Building on our previous research, we developed a second project with the goal of examining the topic of humanitarian project closure from the perspectives of people living in communities where projects have been or are being closed, as well as project partners. This study is entitled “A qualitative inquiry into the ethics of closing humanitarian projects in the Philippines, focusing on moral experiences of community stakeholders” and is based on a partnership with the Center for Disaster Preparedness based in Manila, the Philippines.

The project has three interconnecting phases: 1) development of a conceptual framework, 2) empirical research in three communities in the Philippines affected by disaster or conflict and where projects are being or have been closed, and 3) co-development of resources tailored for local communities and humanitarian organizations. 

Building a Conceptual Framework for ‘The Ethics of Closing Humanitarian Projects” 

Our second study on the ethics of project closure is focused on the moral experiences of community stakeholders in the Philippines. In preparation for collecting empirical data in the Philippines, we are beginning the study by developing an initial conceptual framework on the ethics of project closure (ECP) which will help to orient subsequent phases of the study.  

The idea is to construct a detailed conceptual framework to orient our work and help us understand in greater depth some of the conceptual terrain surrounding ECP. By expanding on concepts such as justice, solidarity, care, epistemic injustice, localization, and so on, we can have a better grasp of the implications of project closure and the moral experiences of community stakeholders. To observe how these concepts overlap and are interconnected with each other, we developed a concept map that permits us to explore the concepts of the ECP2 and how they can relate to each other.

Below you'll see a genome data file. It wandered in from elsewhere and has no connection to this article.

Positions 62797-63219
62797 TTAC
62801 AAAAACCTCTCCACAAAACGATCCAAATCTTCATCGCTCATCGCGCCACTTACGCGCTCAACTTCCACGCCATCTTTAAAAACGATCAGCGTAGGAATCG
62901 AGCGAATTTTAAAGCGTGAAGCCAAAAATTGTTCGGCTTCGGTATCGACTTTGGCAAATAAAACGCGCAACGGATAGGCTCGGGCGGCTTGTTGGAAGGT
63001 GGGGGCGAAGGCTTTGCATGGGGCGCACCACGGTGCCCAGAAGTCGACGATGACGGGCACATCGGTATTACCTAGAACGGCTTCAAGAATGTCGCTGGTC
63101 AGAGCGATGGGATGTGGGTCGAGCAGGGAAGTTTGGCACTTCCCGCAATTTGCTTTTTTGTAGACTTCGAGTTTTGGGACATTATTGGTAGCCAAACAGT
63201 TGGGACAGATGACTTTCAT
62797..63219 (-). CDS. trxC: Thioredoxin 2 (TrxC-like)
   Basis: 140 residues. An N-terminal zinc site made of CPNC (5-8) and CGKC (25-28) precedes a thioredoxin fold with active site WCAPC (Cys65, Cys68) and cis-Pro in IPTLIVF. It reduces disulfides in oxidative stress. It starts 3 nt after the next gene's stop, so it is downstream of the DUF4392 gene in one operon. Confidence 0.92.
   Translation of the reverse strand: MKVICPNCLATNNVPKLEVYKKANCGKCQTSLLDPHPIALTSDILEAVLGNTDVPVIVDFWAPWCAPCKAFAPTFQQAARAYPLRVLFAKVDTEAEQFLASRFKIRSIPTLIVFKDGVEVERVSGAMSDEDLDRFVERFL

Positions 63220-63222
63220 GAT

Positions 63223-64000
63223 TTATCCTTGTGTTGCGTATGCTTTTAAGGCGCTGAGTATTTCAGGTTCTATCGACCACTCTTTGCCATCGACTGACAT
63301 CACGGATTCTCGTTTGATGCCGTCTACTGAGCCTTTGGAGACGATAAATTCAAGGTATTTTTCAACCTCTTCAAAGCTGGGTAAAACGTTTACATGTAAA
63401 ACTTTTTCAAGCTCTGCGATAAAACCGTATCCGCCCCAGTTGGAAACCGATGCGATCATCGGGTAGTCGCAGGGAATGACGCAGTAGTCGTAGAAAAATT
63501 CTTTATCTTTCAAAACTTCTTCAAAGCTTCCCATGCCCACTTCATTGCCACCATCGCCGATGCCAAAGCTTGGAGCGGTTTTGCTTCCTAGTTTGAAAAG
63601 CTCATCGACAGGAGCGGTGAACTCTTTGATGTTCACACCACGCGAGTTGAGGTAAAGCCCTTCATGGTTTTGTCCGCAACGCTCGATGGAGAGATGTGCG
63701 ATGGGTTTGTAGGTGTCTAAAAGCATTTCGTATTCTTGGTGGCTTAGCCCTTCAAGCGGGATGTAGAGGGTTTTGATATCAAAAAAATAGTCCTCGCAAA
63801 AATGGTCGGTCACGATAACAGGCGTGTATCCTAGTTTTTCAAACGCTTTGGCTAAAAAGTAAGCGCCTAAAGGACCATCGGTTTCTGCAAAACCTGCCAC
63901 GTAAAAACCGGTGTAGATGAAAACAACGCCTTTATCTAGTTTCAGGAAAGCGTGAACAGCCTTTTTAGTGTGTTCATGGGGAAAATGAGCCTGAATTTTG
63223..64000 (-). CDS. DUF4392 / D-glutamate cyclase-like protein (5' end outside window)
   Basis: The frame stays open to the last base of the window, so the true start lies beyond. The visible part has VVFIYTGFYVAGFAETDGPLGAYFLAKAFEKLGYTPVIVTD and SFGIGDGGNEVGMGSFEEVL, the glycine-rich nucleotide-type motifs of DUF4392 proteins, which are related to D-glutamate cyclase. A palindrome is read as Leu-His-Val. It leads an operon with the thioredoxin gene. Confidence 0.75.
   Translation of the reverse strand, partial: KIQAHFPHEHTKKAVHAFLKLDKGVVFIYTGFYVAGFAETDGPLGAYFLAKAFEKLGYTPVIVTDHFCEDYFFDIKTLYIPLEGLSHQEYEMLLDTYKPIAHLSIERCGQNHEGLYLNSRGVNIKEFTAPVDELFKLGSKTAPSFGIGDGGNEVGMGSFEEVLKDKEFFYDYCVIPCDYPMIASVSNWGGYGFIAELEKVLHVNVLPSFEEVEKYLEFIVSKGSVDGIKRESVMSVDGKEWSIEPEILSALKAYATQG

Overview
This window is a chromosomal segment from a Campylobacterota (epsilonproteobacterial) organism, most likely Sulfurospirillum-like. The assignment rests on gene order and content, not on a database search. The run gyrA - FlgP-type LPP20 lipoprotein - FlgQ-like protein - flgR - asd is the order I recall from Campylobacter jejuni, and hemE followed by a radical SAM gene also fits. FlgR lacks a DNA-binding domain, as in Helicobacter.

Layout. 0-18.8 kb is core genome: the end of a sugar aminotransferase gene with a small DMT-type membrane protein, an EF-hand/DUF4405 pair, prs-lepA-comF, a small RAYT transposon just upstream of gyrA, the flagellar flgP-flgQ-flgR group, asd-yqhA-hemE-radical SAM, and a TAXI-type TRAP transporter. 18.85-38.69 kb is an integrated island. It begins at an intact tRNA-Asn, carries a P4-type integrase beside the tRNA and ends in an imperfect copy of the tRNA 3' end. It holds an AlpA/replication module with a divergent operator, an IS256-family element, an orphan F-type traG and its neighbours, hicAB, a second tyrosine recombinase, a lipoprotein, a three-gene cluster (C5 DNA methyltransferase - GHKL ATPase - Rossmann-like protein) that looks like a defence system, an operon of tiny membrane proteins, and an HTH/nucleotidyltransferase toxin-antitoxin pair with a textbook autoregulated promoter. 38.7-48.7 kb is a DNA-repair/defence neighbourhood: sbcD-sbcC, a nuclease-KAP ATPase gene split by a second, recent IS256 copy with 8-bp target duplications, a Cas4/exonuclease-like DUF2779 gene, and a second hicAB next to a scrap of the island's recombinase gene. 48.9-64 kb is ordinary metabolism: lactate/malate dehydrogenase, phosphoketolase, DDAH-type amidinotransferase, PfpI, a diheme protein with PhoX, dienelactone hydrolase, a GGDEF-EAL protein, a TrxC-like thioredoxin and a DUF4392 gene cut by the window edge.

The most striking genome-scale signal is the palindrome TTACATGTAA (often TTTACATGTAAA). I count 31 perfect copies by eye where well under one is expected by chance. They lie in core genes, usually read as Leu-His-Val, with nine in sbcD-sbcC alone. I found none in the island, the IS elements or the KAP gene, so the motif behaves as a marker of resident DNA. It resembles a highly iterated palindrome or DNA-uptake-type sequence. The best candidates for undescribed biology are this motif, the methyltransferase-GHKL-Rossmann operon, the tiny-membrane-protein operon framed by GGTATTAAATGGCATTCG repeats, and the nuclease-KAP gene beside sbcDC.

Thus, by visualizing some relevant concepts, we hope to illustrate the interconnections amongst key concepts in ways that can support analysis and reflection on ECP. The map illustrates a framing of ECP2 under the idea of ‘the ethics of the temporary’ and recognizes three core concepts (care, responsibility, and justice) alongside other key concepts that bear a relation to them. Below you can also find a list of relevant resources to further explore what they mean and their relevance to the ethics of humanitarian project closure. 

Ethics of the Temporar

Some Key References: 

 Care 

  • Richardson, HS (2012) ‘Moral Entanglements: Ad-hoc Intimacies and Ancillary Duties of Care. Journal of Moral Philosophy. 9(3). 376-409 
  • Robinson, F. (2011). The Ethics of Care: A Feminist Approach to Human Security. Temple University Press. 85-102.   

Responsibility 

  • Slim, H. (1997) Doing the Right Thing: Relief Agencies, Moral Dilemmas and Moral Responsibility in Political Emergencies and War. CENDEP Oxford Brookes University. 21(3) 
  • Heilinger, J.-C. (2021), Individual responsibility and global structural injustice: Toward an ethos of cosmopolitan responsibility. J Soc Philos. https://doi.org/10.1111/josp.12398 

Iatrogenic Harm & Therapeutic Domination